View from Jeff Shapack’s almost-finished high-rise/Photo: MKRogers.com
By Monica Kass Rogers
“The last thing any of us wants is to see this neighborhood Disney-fied”
Riding the elevator to the top of developer Jeff Shapack’s almost-finished high-rise at the corner of Halsted and Lake, I’m fussing with the Velcro on the front of my neon yellow construction vest. The lift-operator, who looks uncannily like former mayor Richard M. Daley, has just confided that he’s afraid of heights. Somewhere between levels twelve and twenty-three—six floors shy of the top—Shapack quietly says, “This is the tallest building I’ve done yet.”
Standing in the open air looking out at the booming Fulton Market Innovation District that stretches from Halsted to Ogden below us, the Shapack Partners, Sterling Bay and other developer-owned vacant lots stand out, white blanks among the rubble and splintered timbers of demolition, as do signage-wrapped new construction sites and just-finished restaurants with so-new-it-sparkles HVAC and ductwork.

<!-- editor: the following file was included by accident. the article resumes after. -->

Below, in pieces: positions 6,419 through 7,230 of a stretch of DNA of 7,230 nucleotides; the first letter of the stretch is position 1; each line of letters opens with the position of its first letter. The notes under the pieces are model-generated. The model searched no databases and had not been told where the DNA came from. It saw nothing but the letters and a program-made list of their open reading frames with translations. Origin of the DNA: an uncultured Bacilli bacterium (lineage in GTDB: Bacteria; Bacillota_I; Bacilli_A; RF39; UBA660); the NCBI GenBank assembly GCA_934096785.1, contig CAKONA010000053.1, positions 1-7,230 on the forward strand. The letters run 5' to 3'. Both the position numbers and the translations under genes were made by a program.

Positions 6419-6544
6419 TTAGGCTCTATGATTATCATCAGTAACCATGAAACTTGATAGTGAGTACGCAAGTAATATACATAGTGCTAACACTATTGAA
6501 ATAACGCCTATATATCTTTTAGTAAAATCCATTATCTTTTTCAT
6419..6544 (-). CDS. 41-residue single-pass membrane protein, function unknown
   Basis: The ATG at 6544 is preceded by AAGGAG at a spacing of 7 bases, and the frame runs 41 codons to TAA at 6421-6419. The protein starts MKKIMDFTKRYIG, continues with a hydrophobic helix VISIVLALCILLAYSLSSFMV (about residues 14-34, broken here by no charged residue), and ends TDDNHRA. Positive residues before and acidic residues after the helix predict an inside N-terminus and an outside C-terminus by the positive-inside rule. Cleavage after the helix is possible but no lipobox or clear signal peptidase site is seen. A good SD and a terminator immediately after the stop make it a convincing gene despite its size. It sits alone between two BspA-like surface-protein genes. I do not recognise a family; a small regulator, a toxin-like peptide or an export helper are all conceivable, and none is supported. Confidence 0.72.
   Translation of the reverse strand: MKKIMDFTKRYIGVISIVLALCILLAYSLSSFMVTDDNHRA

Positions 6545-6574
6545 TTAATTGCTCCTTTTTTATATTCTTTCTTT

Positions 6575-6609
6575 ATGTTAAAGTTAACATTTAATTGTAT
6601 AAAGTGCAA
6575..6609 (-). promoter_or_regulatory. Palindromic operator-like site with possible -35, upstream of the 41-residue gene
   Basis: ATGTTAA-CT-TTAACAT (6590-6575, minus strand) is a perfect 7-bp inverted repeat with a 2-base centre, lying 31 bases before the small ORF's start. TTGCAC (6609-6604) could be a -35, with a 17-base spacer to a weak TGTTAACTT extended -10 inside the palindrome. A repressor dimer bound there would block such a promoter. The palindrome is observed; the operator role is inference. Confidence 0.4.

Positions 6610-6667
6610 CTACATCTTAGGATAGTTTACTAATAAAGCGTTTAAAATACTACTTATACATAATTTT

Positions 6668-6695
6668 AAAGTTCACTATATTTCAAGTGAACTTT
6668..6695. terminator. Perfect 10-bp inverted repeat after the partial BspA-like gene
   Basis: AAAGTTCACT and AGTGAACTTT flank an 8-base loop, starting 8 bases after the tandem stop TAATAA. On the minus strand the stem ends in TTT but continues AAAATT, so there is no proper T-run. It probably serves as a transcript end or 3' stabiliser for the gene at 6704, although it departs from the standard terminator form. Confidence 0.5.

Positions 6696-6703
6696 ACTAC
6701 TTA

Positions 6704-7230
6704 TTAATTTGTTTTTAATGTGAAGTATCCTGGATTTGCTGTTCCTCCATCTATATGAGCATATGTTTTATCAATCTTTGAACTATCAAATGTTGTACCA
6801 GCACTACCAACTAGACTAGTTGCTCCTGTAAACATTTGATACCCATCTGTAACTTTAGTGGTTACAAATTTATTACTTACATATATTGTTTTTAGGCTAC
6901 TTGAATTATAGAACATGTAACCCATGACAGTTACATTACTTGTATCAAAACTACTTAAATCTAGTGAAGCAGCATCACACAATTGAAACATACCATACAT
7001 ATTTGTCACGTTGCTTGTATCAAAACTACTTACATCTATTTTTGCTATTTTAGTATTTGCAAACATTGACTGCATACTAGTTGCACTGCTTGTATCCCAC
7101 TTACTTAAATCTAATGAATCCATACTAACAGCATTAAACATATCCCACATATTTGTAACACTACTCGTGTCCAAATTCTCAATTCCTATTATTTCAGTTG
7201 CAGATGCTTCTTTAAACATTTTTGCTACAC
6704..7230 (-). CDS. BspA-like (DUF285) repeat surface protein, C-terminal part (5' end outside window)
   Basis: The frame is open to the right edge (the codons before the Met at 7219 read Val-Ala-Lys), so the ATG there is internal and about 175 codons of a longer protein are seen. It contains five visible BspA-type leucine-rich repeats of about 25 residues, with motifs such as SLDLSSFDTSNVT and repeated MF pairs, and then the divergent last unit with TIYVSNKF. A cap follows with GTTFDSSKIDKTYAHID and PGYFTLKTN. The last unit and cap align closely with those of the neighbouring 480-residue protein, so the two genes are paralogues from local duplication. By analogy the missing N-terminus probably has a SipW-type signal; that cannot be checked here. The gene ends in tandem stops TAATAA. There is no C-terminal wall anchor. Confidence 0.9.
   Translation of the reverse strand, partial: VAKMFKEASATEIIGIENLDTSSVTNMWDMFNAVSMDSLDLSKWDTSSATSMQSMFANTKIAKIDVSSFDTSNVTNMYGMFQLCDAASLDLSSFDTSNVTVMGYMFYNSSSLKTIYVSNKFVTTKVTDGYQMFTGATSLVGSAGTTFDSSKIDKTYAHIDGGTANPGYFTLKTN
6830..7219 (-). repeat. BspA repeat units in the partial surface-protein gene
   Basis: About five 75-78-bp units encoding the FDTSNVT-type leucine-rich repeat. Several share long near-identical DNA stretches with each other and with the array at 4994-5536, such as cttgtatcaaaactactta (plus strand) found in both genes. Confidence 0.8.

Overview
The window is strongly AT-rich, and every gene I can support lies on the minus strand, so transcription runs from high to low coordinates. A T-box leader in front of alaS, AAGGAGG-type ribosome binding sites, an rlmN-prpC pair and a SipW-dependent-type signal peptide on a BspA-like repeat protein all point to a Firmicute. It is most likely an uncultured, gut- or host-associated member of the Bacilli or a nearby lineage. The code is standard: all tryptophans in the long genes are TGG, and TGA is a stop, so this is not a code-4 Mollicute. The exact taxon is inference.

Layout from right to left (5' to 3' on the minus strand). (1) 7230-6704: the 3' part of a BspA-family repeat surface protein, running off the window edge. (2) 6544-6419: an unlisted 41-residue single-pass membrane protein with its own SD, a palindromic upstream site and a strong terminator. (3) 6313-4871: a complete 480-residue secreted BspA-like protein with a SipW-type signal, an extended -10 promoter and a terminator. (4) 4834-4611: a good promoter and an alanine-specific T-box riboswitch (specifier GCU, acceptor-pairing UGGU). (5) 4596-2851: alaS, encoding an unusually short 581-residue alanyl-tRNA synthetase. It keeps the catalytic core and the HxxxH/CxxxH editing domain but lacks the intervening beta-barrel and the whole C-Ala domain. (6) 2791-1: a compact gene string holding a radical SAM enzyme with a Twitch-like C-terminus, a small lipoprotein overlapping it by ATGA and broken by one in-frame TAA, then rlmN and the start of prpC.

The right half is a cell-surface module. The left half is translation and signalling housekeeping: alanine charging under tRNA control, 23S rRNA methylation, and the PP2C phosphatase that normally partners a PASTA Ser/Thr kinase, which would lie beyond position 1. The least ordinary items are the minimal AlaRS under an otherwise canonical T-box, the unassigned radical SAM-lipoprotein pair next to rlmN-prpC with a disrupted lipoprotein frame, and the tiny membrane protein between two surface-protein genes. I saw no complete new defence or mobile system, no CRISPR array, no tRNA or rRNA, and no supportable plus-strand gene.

Randolph runs along the southern edge of the scene. Elevated-train-topped Lake Street is in the middle and Fulton Market sits to the north. Right now, each thoroughfare is lined with the mix of meatpackers, light industry, grunge and gleam that defines the city’s last remaining market district, which is now also its hottest restaurant neighborhood. Next year, there will be another dozen restaurants and bars down there, plus retail, new residences and hotels.
As for the industry and grunge? Says Shapack: “The last thing any of us wants is to see this neighborhood Disney-fied.” The “any of us” Shapack refers to—developers and restaurateurs, meatpackers and wholesalers, politicians and planners—have all been racing to keep up with unprecedented change without losing the essence of a neighborhood they love. Read the rest of this entry »